So a near nine month contract with Dinosaurs in the Wild in London comes to an end and I leave Timebase 67 for the last time. Although I have worked with the public a lot over the years I have never been involved in an immersive experience quite like this before – and what a privilege it was to be a part of!
A highly tuned and very technical show/experience running to a strict schedule (“time travel waits for no one!”), DitW combined phenomenal audio and visual kit, 4D technology, animatronics, extraordinary sets and set dressing to make for an incredible journey back into the Cretaceous for the many thousands of people who came to visit. But it was the live action, brilliantly directed by Cameron Wenn in London, assisted by Hannah Ellis, that helped bring it all to life….he says with just a bit of bias!
As an actor the show demanded a combination of freedom and truth together with a strict adherence to the mechanics of the production. This is not unique for actors of course, but when the mechanics are operating numerous buttons, props, levers, mics and sensors in multiple rooms as part of a multi-million pound set and the script has to be timed to precision, as do the many moments of improvisation and interaction with the public….well…you have to be on your toes. The wonderful public are also gloriously unpredictable of course, with all ages and emotions in amongst the 40 odd members per tour!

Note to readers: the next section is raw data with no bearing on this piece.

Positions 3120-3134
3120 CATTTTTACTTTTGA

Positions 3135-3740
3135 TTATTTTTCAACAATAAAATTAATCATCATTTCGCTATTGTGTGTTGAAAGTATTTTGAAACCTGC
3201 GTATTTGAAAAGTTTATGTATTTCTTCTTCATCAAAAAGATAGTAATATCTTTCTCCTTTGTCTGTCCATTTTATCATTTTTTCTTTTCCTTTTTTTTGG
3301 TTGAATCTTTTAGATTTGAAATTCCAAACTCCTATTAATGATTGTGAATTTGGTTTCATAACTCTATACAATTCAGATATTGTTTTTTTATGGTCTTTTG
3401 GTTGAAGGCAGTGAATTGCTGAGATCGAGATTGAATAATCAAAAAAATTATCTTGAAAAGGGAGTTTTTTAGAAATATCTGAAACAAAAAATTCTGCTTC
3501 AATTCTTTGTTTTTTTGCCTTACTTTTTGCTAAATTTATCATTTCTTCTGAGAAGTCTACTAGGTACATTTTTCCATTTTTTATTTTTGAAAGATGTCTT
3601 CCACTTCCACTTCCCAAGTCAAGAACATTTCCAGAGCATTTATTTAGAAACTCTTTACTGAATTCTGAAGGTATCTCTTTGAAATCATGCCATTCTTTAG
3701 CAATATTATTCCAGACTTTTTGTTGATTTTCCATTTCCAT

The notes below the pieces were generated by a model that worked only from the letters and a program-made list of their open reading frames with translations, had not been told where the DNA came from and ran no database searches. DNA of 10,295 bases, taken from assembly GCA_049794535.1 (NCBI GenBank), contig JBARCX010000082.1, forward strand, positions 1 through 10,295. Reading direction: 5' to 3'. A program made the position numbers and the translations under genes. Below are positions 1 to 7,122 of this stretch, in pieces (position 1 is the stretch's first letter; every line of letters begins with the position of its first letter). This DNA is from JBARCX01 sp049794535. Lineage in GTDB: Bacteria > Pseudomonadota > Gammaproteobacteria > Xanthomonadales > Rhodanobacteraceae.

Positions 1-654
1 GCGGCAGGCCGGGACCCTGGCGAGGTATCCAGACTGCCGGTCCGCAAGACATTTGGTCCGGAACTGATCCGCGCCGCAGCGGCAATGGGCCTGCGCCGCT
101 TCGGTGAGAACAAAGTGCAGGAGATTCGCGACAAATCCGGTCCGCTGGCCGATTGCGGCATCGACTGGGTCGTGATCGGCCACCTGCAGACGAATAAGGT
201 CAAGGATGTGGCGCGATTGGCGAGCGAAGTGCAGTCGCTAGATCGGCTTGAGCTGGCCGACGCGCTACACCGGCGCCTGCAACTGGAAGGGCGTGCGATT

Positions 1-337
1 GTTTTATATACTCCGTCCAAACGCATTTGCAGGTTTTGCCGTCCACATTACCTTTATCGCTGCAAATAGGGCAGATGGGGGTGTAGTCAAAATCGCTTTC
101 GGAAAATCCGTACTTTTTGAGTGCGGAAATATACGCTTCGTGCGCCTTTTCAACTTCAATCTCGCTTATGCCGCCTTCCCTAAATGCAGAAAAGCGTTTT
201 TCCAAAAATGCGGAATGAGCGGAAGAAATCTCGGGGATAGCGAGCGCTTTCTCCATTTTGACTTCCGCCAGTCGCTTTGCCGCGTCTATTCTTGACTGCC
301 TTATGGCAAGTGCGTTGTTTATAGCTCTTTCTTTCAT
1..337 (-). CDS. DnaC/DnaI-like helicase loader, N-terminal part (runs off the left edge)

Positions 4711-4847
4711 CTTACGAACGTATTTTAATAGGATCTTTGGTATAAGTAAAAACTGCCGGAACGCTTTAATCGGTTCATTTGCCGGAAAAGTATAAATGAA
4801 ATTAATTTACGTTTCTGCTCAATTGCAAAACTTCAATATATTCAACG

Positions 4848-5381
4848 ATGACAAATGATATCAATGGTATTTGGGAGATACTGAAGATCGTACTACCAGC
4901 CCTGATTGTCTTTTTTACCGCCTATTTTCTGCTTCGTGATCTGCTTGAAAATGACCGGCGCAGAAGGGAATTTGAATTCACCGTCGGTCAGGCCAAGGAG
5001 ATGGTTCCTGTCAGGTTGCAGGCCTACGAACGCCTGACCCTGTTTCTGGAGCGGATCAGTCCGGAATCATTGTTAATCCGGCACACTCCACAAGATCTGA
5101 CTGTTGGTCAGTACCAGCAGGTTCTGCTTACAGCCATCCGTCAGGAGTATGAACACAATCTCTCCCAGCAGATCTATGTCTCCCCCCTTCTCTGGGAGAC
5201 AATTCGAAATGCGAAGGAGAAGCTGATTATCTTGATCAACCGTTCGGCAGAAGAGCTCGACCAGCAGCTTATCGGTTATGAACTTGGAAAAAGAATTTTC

I have loved meeting so many members of the public but, as ever, it is the fabulous fellow cast members, stage management and technical crew, front office and creative team that I will miss most. It is an industry of hellos and goodbyes but this one has been, for me, really special. If it re-appears somewhere do catch it, but stay alert and if you go up to the world famous Chronotex look-out to see the dinosaurs, stay away from the windows…